For the court to consider these factors, the defendant must first make a basic showing in the application that there is a basis for the hearing. If that basic showing is made, then the court will grant a hearing, at which the parties will have the right to testify, present other witnesses, cross examine witnesses, and present appropriate documentary evidence.
It is important to know, however, that even if you successfully have the FRO vacated, this does not erase the finding of domestic violence that was originally made by the court. It simply allows the FRO to be lifted or vacated so that it does not exist anymore. The finding of domestic violence remains a part of the court’s record, and the defendant’s name will remain on the National Domestic Violence Registry. However, it does remove the threat that the defendant might be arrested at any time due to the plaintiff advising the police that the other party has violated the FRO.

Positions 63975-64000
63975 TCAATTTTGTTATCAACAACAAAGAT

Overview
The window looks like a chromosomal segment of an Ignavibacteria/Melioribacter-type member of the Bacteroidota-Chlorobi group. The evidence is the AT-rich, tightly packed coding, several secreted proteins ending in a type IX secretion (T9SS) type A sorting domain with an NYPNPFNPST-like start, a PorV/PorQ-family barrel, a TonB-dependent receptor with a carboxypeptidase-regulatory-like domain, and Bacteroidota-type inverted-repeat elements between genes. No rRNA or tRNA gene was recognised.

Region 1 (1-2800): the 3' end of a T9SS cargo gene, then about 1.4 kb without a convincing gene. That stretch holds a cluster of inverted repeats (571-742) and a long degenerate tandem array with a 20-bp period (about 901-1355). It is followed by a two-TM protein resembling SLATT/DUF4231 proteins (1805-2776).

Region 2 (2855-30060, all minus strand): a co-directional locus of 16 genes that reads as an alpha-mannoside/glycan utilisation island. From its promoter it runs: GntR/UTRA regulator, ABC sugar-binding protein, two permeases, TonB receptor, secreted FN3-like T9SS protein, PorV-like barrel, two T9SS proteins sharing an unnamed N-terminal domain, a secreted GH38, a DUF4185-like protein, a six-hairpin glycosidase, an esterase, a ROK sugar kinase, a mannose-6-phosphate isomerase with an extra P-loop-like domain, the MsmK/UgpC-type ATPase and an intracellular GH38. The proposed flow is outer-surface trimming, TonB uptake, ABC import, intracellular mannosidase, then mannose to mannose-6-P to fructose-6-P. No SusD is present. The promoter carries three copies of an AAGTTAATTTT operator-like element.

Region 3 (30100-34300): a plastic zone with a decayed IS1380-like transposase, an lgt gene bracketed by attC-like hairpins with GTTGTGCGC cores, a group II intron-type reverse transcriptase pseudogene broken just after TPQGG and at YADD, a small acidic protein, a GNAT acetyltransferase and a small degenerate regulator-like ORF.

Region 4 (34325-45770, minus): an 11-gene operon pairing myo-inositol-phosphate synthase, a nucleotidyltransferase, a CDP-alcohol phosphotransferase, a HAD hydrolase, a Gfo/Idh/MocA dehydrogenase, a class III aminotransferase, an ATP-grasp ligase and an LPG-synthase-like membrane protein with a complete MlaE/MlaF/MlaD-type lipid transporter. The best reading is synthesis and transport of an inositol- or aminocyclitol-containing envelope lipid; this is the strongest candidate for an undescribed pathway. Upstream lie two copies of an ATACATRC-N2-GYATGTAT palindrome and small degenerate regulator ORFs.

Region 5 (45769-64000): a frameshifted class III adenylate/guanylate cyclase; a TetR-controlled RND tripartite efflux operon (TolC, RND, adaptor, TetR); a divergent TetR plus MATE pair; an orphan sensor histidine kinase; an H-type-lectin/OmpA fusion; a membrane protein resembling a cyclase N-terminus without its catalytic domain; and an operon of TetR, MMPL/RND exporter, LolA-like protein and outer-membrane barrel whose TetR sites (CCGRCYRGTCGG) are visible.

This information has been compiled as a result of the numerous trials and domestic violence matters Kevin B. Legreide, Esq. has conducted and been involved in over the years. Mr. Legreide is also very experienced in criminal and municipal matters and understands the relationship between a civil domestic violence matter and the pending criminal or municipal matter.
To discuss making a motion to vacate an FRO, call The Mark Law Firm now. The Mark Law Firm provides assistance in domestic violence cases to all of Ocean and Monmouth Counties in central New Jersey and Somerset, Essex, Hunterdon, Union and Middlesex Counties.